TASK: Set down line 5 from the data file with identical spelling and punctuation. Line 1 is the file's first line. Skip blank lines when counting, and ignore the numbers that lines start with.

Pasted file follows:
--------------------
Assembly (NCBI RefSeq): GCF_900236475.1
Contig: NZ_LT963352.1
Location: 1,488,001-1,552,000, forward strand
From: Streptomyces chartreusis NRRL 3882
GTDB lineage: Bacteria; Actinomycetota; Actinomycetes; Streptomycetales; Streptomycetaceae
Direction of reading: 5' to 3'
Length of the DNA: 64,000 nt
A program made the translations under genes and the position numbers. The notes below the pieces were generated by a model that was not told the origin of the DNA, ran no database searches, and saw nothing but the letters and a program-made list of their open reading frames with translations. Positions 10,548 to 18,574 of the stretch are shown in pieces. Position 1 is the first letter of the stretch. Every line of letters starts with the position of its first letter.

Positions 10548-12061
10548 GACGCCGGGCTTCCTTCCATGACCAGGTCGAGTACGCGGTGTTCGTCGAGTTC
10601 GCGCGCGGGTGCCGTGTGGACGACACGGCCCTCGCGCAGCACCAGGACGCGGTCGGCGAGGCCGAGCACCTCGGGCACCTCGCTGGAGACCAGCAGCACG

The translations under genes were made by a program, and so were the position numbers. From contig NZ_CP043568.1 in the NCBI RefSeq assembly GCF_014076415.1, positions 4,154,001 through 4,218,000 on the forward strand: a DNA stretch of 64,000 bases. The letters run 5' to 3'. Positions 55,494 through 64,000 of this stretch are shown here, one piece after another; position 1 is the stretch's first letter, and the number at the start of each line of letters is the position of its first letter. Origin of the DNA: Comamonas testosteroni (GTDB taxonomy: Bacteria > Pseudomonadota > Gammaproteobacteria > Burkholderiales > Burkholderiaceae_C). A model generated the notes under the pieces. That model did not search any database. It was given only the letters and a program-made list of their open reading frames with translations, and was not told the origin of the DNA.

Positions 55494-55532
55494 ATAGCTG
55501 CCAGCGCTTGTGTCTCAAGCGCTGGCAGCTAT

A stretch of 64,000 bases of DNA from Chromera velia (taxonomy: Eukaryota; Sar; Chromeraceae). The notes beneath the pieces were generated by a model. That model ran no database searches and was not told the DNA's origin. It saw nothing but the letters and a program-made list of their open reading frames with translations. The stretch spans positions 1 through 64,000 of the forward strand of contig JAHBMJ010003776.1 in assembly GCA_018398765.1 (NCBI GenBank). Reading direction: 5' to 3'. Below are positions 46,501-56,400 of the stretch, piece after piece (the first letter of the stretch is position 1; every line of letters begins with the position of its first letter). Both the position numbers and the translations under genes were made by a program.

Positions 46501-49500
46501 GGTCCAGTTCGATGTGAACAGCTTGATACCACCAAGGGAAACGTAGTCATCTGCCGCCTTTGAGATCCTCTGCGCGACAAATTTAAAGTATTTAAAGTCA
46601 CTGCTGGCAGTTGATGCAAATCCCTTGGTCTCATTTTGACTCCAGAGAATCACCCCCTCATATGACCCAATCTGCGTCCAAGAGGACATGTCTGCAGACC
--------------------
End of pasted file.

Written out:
GTDB lineage: Bacteria; Actinomycetota; Actinomycetes; Streptomycetales; Streptomycetaceae